Tag Archives: Album Cover Hall of Fame

Interview with artist Kyle Lambert on his work on the cover for Muse’s Simulation Theory

 

Interview with artist Kyle Lambert on his work on the cover for Muse’s  Simulation Theory

 

 

 

 

 

 

Posted March 22, 2019 by Mike Goldstein, AlbumCoverHallofFame.com

Those of you who’ve been reading my interviews with album cover artists over the years have seen many examples of “crossover” talents. In some cases, its musicians who, whether through their genes or through constant exposure to the visual arts, have taken on very active roles – as art director, illustrator, designer, photographer or muse – in the projects that produce the imagery that helps promote their music to the press and fan bases. In other examples, it is a visual artist’s exposure to new music (and the people that make it) that leads them to pursue opportunities to collaborate with a musical act or their label’s art departments. I’ve also shown you several instances when a visual artist who has built a portfolio of work for clients in the music business has then gone on to more/greater fame in other aspects of the art world (fine art, music videos, film and television, advertising, etc.).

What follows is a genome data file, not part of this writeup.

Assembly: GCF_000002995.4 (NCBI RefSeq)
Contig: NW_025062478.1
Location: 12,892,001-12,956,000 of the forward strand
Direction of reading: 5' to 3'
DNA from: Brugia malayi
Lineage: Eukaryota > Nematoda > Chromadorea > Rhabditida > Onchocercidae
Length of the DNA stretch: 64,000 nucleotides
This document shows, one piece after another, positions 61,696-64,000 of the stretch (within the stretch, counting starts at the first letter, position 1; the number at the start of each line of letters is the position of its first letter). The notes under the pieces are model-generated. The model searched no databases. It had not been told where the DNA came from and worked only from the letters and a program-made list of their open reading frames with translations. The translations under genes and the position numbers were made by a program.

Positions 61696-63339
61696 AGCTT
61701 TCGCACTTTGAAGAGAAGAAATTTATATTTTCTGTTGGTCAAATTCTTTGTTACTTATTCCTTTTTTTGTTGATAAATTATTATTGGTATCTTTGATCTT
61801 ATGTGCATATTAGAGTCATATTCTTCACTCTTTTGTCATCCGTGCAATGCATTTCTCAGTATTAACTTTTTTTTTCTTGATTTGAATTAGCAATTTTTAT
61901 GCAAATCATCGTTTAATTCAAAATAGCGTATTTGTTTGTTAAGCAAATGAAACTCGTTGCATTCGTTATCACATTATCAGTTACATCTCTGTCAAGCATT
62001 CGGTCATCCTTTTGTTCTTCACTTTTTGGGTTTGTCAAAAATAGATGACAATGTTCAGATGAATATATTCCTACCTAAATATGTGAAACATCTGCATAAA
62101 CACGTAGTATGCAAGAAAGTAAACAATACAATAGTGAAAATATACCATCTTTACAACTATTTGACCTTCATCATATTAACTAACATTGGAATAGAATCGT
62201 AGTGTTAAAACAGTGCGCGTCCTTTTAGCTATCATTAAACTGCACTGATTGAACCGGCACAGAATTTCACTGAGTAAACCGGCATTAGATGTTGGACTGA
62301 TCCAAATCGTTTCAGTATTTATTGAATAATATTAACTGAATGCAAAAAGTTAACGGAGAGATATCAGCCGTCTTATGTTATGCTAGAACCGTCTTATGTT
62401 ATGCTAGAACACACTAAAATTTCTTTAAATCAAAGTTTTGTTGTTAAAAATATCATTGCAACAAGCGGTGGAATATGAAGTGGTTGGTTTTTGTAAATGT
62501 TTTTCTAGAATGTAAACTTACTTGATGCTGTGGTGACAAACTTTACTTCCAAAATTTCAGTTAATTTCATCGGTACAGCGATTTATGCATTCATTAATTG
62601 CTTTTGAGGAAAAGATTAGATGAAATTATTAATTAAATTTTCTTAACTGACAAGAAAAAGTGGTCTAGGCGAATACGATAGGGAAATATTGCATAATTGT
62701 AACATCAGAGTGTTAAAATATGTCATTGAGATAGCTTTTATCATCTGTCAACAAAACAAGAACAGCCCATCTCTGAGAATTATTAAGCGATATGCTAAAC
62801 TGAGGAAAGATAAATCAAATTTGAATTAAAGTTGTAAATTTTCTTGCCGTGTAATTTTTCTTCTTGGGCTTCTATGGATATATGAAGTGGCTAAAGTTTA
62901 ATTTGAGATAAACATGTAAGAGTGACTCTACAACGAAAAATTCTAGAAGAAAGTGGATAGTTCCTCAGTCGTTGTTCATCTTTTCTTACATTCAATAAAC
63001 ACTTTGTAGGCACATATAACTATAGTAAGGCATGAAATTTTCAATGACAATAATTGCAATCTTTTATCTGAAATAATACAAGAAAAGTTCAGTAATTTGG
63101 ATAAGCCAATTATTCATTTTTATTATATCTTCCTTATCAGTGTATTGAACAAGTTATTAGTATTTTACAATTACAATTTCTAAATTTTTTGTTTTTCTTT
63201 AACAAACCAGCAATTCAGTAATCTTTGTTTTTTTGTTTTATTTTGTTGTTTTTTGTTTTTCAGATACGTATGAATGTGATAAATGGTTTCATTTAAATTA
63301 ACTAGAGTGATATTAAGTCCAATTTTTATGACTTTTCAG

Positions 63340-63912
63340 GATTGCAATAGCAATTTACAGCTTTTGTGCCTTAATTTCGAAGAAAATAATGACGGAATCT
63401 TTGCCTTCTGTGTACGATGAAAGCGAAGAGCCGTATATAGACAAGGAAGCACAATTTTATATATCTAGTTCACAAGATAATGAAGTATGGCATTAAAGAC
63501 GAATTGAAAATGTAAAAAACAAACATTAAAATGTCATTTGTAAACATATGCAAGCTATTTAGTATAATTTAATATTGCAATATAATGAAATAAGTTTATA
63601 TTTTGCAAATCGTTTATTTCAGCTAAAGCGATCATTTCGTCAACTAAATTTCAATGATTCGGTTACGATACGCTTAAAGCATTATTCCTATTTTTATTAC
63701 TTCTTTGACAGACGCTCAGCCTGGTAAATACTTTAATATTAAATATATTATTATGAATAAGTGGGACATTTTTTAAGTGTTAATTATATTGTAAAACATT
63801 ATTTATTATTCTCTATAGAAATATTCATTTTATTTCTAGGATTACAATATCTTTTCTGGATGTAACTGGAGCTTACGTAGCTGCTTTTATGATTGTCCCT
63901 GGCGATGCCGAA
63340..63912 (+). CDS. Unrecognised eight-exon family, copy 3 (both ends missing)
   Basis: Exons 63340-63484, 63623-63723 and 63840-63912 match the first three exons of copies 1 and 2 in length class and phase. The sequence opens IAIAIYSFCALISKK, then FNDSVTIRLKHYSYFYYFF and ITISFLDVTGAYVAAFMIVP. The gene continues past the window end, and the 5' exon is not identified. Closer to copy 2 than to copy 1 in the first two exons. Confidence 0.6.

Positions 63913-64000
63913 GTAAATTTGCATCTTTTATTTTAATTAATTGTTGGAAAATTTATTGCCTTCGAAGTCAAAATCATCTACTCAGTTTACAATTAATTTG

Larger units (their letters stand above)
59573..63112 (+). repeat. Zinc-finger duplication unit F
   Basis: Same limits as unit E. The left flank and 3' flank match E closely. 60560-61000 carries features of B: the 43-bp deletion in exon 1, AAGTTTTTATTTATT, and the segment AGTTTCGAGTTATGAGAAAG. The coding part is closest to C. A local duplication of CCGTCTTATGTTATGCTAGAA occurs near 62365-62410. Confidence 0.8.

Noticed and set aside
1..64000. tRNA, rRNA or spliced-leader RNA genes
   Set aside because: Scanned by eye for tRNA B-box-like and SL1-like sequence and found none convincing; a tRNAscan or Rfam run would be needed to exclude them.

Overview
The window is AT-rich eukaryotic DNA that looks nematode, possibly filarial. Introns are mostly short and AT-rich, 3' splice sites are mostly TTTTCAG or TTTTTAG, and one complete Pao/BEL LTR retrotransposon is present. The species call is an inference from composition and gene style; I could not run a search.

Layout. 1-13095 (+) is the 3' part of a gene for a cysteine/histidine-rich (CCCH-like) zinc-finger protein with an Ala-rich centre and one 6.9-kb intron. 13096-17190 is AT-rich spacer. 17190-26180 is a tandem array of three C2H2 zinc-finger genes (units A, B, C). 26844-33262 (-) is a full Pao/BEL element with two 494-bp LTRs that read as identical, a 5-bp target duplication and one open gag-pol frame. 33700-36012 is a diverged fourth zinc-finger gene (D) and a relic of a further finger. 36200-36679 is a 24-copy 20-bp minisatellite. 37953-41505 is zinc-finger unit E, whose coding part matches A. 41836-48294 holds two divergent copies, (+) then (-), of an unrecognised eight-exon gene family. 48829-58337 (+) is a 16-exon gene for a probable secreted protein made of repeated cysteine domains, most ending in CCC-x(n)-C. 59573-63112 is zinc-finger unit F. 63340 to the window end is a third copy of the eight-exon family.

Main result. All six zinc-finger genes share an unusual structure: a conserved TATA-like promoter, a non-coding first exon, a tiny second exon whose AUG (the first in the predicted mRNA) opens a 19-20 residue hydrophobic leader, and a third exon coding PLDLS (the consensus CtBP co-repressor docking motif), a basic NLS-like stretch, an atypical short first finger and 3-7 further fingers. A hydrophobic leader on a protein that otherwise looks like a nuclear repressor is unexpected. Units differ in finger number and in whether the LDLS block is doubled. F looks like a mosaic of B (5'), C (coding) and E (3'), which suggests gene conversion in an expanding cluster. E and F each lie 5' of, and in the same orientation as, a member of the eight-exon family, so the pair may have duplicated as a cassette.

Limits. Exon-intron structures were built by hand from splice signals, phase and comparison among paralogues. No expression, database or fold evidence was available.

Back in 2009, I published an interview article about a design firm called Pacific Eye & Ear (lead by Ernie Cefalu) who had an illustrator on staff at the time – Drew Struzan – who’d done some memorable covers in the 1970s for musical acts including Black Sabbath, Alice Cooper, Iron Butterfly, Bee Gees and others – who’d later go on to great fame and fortune as a movie poster artist, creating iconic images for movie series including Star Wars, Indiana Jones, Harry Potter, Back To The Future and many, many more. Drew was a commercial artist (he stopped taking on commercial commissions several years ago) who learned how to work in a variety of traditional media – acrylics, pen and ink, airbrush, etc. – and then brought his own unique eye and abilities to create masterworks for each of his clients and, as a result, became an artist greatly respected by both music/movie fans and experts/critics in the fine art world.